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Monday, June 6, 2011

News Bits

We've Eaten All The Fish In The Sea

"The ocean seems infinitely huge, but we're emptying it.

That's the message of a 2003 study by Villy Christensen, Sylvie Guénette, and other researchers (via Paul Kedrosky).

The authors took a look at annual catches of popular North Atlantic fish over the past half-century, and estimated the change in fish populations over the last hundred years.

Below is the most frightening chart, which is based on the study (click for bigger).

This first chart is just scary:
Check out Business Insider for more charts!
(via BI)

13 injured when bounce houses go airborne in New York
My friend laughed when she heard about this... clearly she's a terrible person.

"A heavy gust of wind blew away inflatable bounce houses with children inside at a New York soccer event, leaving 13 people injured, authorities said late Saturday.

The Oceanside United Soccer Club in Long Island was hosting a tournament Saturday afternoon when three bounce houses started floating away, said Eric Evensen, a Nassau County police officer.

"As children were inside, a heavy gust of wind blew across the field, raising them off the ground and sending them airborne," he said. "Once they hit the ground, they began rolling and struck several people on the ground."
(CNN thanks to Katie, who may or may not be said terrible person)


Watch A Tugboat Drag An Arctic Iceberg To Parched People Half A World Away
Wayyyy cool.

"Since he was hired in the '70s by Saudi prince Mohammad al-Faisal, French engineer Georges Mougin has tried to figure out a way to tow freshwater icebergs across the Arctic. Now, with 3-D tech, declassified satellite data, and tugboats, he might have cracked the way to quench the world's thirst."

"There are 1.1 billion people in the world without clean drinking water. Meanwhile, billions of gallons of freshwater disappears uselessly into the ocean, the result of icebergs that break off from the ice caps of Greenland and melt into the salty mix.

Do you spot an inefficiency in the system here?

So did French engineer Georges Mougin. And that's why he's invented a system for towing icebergs across the ocean and straight to the world's thirsty. Using 3-D technology, recently declassified satellite data, and the new science of oceanic forecasting, Mougin has created an elaborate method for hauling ginormous icebergs using a "skirt" and a tugboat.

It might sound outlandish, but Mougin has been trying to tap the icecaps for decades. In the 1970s, Mougin was enlisted by prince Mohammad al-Faisal, a nephew of the Saudi king, along with other engineers and a polar explorer, in a venture called "Iceberg Transport International." Faisal planned on wrapping a 100-million-ton iceberg in sailcloth and plastic and tugging it from the North Pole to the Red Sea, though the cost was estimated at an exorbitant $100 million. For a swank conference on "iceberg utilization," he even managed to ship, via helicopter, plane, and truck, a two-ton "mini-berg" from Alaska to Iowa, where the giant block of ice was chipped apart to chill delegates' drinks. According to a Time report from October of 1977, Faisal predicted that he'd have an iceberg in Arabia "within three years."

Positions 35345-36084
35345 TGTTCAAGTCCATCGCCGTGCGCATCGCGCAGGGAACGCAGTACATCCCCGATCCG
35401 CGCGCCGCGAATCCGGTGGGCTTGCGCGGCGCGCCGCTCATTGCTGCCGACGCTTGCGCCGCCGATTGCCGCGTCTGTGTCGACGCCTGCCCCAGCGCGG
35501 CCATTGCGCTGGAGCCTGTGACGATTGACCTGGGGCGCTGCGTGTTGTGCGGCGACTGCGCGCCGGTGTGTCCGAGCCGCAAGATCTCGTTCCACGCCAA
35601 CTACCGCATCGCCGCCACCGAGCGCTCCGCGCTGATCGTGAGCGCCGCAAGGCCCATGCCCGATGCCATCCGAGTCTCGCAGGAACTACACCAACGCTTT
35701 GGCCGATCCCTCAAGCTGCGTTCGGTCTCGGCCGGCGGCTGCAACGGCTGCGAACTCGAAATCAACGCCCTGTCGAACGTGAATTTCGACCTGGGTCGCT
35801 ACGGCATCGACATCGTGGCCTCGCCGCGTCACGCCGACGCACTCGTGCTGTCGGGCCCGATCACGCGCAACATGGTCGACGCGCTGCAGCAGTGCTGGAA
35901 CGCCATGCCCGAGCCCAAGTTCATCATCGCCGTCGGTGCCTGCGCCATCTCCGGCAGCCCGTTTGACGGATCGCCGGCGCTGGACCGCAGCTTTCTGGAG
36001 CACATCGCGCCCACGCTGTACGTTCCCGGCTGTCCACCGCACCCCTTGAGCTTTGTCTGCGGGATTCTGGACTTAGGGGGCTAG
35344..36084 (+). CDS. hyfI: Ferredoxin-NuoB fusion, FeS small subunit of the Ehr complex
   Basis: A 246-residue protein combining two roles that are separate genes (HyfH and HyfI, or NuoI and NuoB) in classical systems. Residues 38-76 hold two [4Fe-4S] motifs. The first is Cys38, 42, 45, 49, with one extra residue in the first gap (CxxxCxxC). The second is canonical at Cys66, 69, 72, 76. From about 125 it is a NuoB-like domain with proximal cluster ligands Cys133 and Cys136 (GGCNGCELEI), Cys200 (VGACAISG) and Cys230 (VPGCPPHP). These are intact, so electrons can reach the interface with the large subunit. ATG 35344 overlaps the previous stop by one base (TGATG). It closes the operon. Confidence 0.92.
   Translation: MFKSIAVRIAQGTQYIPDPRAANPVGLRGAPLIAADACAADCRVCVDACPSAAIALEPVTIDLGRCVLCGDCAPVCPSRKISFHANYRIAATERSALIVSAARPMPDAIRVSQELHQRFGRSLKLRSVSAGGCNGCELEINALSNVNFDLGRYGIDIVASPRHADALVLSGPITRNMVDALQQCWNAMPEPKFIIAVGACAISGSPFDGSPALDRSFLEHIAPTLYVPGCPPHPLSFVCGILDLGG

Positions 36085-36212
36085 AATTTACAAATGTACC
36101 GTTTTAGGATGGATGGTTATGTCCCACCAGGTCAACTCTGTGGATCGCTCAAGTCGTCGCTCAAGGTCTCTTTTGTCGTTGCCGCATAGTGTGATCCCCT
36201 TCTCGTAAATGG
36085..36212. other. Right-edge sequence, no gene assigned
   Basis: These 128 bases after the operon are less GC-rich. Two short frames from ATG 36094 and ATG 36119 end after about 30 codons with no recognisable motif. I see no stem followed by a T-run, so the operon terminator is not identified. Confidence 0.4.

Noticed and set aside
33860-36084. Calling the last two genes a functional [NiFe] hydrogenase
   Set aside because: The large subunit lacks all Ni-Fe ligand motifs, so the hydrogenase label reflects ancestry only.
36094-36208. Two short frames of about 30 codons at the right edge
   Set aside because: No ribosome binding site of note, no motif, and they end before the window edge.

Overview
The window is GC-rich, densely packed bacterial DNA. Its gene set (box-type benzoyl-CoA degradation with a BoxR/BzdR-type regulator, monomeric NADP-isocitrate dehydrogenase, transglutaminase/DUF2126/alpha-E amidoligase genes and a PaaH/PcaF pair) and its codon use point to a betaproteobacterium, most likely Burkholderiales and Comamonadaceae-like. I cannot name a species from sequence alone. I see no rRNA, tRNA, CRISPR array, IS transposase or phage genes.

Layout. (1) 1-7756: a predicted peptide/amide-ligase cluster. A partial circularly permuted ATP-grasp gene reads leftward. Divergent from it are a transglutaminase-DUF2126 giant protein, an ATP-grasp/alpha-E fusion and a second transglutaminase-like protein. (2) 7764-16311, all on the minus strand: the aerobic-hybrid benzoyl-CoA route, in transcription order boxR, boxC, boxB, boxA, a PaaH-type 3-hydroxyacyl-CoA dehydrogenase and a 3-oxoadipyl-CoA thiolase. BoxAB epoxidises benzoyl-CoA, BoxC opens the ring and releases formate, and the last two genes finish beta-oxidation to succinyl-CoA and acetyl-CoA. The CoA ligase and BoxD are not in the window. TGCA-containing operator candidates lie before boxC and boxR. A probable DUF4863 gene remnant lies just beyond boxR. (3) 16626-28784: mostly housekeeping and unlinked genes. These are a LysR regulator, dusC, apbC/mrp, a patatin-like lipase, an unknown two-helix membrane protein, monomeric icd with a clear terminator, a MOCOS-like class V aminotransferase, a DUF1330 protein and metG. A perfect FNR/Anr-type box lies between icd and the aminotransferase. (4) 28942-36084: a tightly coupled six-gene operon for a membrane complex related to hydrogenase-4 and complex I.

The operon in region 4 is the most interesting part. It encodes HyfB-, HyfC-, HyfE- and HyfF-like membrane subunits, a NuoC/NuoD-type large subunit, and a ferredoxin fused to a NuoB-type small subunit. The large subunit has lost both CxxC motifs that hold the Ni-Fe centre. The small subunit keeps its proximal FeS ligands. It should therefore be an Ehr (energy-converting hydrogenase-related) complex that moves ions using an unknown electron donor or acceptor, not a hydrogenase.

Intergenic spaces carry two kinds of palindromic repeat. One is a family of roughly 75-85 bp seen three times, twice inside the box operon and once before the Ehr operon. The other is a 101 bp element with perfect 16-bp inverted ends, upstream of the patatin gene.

That didn't happen. The Iowa iceberg conference erupted into discord over price and feasibility.

In Three Easy Steps:
"Step one: You can't just grab an iceberg any time of the year. "There is a season for harvesting icebergs, a bit like tomatoes," says Simard with a laugh. You'll want to consult a glaciologist.
Also, you'll want an iceberg of the optimum size--not too big, but not too small--and shape.

Once you've found the proper Titanic-buster, have your tugboat (yes, a tugboat--more on that later) deploy a floating geotextile belt--made rigid by a series of poles--around the target, effectively lassoing the iceberg."

"Step two: Deploy a geotextile "skirt" to snag the bulk of the beast and to keep as much as possible from melting away. The skirt, which deploys down to 20 feet below the surface of the ice, creates a cushion of cold water around the iceberg, which helps slow melting. And below the surface, icebergs are smoothed by ocean currents, making it unlikely the skirt will tear as it protects its cargo."

"Third and final step (theoretically): Tow that iceberg across the ocean before it melts away."
(Fast Company, thanks to Nick)

And... Here's another episode of
Sarah Palin's Revisionist History Lessons

"Sarah Palin, who brought her magical mystery tour bus to Beantown yesterday, took some time out of her busy schedule (?) to give reporters a wildly inaccurate history lesson on Boston silversmith Paul Revere and his legendary “Midnight Ride”"
(via TDW)

Of course after every blunder lesson, she must remind us that she didn't mess up.
If only those gosh-darned liberal-agenda'd reporters would stop asking tricky "gotcha-type" questions!

(via TDW)

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